Are People Leaving Their Tech Jobs for Web3?
Big tech is losing some top talent to blockchain companies
Blockworks exclusive art by axel rangel
- By combining technology and ideology, Web3 is attracting big tech’s top talent
- 94% of crypto investors are Gen Z and Millennials, and many believe that Web3 will play a significant role in their future
Just as Big Tech companies lured top talent away from Wall Street in the early 2000s, today’s Web3 companies are catching the attention of senior executives in the tech industry.
Google’s former vice president, Surojit Chatterjee, now serves as Coinbase’s chief product officer. Amazon’s Pravjit Tiwana left his position as general manager of AWS Edge Services to become the chief technology officer at Gemini. Lyft’s former chief financial officer, Brian Roberts, joined non-fungible token (NFT) marketplace OpenSea, and the former head of gaming at YouTube now leads Polygon Studios as its CEO.
Perhaps the most well-known of them all is Twitter’s Jack Dorsey, who has now stepped down from his position as the company’s CEO to focus on his crypto-oriented payments company, Block (formerly known as Square).
Senior executives are not the only ones moving into the space. Studies reveal that 94% of crypto investors are Gen Z or Millennials, a demographic that skews toward a view of cryptocurrency as a retirement asset and perhaps a career option.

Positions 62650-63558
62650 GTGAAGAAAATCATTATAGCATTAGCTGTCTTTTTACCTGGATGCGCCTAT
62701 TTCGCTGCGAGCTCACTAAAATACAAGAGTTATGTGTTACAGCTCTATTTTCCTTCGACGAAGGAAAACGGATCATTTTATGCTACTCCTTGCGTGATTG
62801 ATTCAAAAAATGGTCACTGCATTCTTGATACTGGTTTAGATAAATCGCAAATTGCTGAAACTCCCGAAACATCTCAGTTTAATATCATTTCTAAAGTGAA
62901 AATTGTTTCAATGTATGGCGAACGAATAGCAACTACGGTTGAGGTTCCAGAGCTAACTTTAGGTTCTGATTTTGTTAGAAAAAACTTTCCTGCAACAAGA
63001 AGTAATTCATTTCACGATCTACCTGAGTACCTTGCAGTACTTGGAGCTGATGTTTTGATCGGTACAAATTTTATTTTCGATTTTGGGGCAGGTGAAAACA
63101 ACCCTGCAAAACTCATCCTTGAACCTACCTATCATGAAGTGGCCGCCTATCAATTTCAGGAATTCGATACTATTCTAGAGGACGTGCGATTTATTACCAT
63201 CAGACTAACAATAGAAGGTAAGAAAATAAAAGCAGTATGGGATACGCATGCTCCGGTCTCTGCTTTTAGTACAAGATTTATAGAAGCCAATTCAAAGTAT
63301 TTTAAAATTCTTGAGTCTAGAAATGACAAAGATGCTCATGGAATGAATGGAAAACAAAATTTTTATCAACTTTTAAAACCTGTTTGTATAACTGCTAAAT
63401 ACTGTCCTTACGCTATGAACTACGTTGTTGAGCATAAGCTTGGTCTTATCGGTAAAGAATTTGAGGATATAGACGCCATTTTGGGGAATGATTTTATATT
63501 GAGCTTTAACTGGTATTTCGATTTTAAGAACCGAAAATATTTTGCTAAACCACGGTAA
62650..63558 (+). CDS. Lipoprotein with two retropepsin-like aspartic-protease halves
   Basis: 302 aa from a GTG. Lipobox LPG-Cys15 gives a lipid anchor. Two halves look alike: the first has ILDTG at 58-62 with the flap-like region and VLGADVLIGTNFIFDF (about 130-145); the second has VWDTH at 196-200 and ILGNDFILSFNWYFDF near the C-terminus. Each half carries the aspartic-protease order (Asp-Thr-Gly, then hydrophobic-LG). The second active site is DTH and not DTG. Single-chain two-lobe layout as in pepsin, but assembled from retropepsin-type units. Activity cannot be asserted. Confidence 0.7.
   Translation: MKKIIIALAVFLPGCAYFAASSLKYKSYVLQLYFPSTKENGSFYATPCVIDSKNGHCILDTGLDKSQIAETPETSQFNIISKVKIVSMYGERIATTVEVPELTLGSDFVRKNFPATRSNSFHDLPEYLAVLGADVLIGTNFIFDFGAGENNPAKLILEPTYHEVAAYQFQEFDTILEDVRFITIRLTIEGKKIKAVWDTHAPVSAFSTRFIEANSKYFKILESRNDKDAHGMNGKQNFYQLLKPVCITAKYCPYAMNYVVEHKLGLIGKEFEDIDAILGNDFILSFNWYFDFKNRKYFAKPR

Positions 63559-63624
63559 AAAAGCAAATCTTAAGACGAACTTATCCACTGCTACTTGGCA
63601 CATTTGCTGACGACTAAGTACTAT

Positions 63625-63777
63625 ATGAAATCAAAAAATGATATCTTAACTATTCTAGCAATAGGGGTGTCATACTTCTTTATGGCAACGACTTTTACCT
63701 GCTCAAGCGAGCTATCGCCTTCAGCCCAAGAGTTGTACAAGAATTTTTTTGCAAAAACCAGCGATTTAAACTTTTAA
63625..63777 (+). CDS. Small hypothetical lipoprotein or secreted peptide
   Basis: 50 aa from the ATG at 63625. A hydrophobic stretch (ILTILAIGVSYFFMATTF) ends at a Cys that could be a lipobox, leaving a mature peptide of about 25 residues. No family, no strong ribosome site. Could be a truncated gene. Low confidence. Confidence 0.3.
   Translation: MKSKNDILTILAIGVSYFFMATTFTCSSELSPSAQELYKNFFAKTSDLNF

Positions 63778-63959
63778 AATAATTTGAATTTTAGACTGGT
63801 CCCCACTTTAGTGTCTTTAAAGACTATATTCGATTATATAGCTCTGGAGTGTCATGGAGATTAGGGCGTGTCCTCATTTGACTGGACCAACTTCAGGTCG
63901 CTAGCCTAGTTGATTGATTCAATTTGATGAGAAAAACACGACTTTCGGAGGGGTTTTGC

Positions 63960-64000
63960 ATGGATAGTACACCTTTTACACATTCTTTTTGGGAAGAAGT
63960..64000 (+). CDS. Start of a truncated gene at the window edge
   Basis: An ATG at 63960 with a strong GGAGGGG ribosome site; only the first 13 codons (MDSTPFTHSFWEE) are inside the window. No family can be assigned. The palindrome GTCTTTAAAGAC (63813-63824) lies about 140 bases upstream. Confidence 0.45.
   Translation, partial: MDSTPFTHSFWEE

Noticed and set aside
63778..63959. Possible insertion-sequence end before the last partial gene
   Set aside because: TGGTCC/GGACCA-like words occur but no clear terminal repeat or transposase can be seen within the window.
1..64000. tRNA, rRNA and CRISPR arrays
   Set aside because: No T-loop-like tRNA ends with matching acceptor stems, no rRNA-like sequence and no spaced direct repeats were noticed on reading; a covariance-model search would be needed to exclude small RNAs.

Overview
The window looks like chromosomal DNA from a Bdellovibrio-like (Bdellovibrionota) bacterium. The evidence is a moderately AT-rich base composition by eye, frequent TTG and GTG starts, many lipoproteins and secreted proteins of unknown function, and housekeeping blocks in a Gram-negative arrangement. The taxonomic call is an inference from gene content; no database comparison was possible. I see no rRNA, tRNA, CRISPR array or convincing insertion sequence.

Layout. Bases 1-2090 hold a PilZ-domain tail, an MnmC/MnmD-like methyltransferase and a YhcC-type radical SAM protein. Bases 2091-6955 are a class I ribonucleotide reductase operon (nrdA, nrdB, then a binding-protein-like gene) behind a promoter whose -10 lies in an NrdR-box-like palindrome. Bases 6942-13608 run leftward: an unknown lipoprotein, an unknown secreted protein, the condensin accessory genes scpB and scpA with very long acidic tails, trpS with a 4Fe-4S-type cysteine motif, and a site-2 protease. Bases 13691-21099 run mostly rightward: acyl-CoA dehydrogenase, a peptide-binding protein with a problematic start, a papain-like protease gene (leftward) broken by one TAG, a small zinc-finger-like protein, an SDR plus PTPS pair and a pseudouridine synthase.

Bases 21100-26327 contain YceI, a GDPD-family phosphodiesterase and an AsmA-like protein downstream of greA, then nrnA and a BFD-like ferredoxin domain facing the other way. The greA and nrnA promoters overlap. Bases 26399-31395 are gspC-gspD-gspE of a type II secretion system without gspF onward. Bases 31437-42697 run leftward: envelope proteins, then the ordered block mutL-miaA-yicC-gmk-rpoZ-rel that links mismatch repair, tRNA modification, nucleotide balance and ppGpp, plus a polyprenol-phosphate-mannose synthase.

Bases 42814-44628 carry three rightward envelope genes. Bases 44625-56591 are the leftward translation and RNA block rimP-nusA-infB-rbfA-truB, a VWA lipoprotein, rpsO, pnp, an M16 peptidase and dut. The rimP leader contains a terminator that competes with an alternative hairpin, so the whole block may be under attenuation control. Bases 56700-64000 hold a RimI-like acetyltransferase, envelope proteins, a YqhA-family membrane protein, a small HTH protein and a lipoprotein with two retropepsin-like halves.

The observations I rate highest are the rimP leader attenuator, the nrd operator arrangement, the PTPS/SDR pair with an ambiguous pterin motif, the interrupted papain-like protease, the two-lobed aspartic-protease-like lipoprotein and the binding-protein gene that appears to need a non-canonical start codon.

“The most attractive thing about working for a crypto company is obviously the opportunity to work on the forefront of bleeding-edge [innovation]. We have heard many times before that the space right now is akin to what the internet was in the late 1990s or early 2000s,” Duy Cao, senior consultant at CryptoRecruit told Blockworks. “A lot of us were too young back then to capitalize on the opportunity or to meaningfully contribute to an exciting space.”
Although Web3 can appear to be an exciting area to explore, the crypto market is also known to be quite volatile. Recent inflation rises and stock market downturns have led the bitcoin and ether market caps to decline by over 50% over the past six months. TerraUSD’s crash further crushed the market, wiping off $200 billion in just a day.
“Recruiting has seemed to slow down a little bit. We don’t get as many incoming leads as say six months ago,” Cao said, adding that despite this, “some of the best projects are built during bear markets, whilst the hot air projects tend to disappear.”
The market downturn has not yet deterred venture capitalists from investing in the space. Andreessen Horowitz last week went ahead with the previously planned launch of its $4.5 billion mega fund, targeting Web3 startups from decentralized finance (DeFi) and social media to gaming and decentralized autonomous organizations (DAOs), among others.
Binance Labs, the venture capital arm of cryptocurrency exchange company Binance, also announced its plans to allocate $500 million to blockchain projects in incubation, early-stage and late-stage growth startups.
Compared to the 2017-18 ICO craze, Cao said, “this time around it’s very different — there is more clarity around regulatory and compliance procedures, more institutional adoption and most importantly, there is a lot more money coming in from VCs.”
As a result, Web2 veterans are flocking to an industry in need of their experience and guidance, he said.
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